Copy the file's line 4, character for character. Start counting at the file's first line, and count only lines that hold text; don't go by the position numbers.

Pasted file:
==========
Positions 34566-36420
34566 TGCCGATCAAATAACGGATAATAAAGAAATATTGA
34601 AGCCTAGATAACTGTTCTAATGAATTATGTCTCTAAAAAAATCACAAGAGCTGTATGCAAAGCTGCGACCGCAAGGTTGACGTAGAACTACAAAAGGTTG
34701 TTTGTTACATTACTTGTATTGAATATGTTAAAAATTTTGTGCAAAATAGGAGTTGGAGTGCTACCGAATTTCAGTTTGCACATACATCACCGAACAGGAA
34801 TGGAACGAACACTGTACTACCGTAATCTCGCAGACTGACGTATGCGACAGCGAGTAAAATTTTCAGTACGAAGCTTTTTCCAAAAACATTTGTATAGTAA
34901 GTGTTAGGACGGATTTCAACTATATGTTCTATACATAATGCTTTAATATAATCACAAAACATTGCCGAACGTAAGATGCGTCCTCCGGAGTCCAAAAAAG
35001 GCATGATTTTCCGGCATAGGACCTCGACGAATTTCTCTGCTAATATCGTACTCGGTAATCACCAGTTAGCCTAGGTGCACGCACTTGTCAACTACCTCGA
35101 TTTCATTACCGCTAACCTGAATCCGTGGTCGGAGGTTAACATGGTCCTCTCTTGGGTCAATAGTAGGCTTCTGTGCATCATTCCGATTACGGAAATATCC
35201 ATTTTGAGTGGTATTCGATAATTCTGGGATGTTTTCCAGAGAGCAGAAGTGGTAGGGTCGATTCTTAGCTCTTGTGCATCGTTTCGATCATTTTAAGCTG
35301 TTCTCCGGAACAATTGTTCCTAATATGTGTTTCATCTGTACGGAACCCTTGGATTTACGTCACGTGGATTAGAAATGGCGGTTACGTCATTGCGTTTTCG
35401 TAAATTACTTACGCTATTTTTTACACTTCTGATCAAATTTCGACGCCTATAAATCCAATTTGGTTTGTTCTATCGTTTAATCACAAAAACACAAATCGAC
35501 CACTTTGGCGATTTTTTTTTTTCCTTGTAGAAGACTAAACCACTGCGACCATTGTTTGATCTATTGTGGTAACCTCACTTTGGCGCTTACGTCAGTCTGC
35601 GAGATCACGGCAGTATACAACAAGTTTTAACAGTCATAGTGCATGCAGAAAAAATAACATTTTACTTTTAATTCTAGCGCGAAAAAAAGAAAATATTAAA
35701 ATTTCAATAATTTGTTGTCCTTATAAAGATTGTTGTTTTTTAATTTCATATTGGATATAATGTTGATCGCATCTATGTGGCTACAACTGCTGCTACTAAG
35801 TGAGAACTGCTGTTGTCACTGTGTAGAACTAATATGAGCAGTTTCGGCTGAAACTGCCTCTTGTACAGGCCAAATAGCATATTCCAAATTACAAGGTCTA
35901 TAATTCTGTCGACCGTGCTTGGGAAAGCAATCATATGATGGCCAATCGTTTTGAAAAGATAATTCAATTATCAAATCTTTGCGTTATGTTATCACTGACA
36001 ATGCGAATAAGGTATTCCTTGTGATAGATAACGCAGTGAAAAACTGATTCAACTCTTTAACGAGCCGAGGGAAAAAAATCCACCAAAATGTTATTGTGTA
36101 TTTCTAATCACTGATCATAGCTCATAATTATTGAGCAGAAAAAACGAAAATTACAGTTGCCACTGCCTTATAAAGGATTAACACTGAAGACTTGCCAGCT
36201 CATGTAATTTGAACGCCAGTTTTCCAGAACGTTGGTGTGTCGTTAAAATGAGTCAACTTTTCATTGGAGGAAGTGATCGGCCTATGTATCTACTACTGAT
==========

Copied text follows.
34701 TTTGTTACATTACTTGTATTGAATATGTTAAAAATTTTGTGCAAAATAGGAGTTGGAGTGCTACCGAATTTCAGTTTGCACATACATCACCGAACAGGAA